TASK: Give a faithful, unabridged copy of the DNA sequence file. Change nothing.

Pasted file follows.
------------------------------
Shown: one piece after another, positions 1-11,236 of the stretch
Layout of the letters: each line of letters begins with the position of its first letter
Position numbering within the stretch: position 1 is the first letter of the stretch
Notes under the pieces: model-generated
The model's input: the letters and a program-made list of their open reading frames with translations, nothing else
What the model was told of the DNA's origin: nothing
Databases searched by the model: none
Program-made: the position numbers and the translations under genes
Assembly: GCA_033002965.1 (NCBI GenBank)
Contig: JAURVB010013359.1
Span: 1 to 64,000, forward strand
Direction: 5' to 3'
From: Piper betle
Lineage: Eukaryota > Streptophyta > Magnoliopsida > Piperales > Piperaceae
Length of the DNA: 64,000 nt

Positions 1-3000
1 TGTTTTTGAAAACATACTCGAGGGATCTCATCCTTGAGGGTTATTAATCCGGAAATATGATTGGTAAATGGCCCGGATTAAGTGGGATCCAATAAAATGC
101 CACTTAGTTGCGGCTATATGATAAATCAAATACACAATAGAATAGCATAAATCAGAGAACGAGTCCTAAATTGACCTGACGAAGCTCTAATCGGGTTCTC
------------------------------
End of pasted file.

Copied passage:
Shown: one piece after another, positions 1-11,236 of the stretch
Layout of the letters: each line of letters begins with the position of its first letter
Position numbering within the stretch: position 1 is the first letter of the stretch
Notes under the pieces: model-generated
The model's input: the letters and a program-made list of their open reading frames with translations, nothing else
What the model was told of the DNA's origin: nothing
Databases searched by the model: none
Program-made: the position numbers and the translations under genes
Assembly: GCA_033002965.1 (NCBI GenBank)
Contig: JAURVB010013359.1
Span: 1 to 64,000, forward strand
Direction: 5' to 3'
From: Piper betle
Lineage: Eukaryota > Streptophyta > Magnoliopsida > Piperales > Piperaceae
Length of the DNA: 64,000 nt

Positions 1-3000
1 TGTTTTTGAAAACATACTCGAGGGATCTCATCCTTGAGGGTTATTAATCCGGAAATATGATTGGTAAATGGCCCGGATTAAGTGGGATCCAATAAAATGC
101 CACTTAGTTGCGGCTATATGATAAATCAAATACACAATAGAATAGCATAAATCAGAGAACGAGTCCTAAATTGACCTGACGAAGCTCTAATCGGGTTCTC